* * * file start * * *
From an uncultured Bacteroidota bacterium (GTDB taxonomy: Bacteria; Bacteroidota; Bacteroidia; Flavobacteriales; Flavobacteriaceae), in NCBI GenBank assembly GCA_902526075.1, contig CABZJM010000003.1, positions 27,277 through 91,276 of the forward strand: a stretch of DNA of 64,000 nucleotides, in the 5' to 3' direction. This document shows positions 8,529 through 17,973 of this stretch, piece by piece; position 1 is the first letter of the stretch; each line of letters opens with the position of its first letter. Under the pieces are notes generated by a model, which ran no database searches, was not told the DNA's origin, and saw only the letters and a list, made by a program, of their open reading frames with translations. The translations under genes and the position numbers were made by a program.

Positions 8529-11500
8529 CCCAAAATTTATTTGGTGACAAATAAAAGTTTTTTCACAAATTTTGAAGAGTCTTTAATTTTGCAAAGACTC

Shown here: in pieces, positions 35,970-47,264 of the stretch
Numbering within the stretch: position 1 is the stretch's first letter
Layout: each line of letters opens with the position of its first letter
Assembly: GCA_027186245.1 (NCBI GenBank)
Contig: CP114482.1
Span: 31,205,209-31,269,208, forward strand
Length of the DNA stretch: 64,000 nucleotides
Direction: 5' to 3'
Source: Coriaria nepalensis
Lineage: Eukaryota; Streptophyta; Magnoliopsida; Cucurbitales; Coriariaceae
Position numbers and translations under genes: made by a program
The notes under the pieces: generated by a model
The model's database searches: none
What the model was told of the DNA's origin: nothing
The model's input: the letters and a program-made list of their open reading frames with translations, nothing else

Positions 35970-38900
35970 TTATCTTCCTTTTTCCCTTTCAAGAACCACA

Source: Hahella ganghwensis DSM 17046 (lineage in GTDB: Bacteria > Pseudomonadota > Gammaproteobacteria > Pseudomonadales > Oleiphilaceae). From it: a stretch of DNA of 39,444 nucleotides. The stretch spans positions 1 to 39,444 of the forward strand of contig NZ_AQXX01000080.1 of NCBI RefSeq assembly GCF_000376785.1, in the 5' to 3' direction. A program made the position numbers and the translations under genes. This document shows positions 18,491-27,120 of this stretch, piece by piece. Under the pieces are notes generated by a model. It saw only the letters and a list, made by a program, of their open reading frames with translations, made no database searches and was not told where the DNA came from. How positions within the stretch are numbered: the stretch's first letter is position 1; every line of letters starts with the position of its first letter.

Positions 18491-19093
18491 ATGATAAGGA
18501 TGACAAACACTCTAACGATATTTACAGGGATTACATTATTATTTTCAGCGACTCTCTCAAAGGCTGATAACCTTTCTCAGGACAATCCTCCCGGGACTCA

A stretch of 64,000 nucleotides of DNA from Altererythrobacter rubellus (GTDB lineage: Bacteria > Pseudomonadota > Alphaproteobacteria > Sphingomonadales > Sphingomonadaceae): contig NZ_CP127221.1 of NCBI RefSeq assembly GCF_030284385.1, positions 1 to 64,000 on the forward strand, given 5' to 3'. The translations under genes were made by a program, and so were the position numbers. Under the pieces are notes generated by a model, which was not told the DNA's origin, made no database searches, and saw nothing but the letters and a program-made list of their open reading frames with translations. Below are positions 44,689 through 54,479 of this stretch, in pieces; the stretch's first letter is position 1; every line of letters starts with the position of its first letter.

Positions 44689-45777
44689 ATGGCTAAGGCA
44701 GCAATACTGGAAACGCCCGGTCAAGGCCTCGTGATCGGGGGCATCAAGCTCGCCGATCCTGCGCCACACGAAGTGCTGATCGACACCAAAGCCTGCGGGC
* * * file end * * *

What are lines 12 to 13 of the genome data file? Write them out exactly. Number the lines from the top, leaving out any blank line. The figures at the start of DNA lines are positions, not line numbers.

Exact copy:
Source: Coriaria nepalensis
Lineage: Eukaryota; Streptophyta; Magnoliopsida; Cucurbitales; Coriariaceae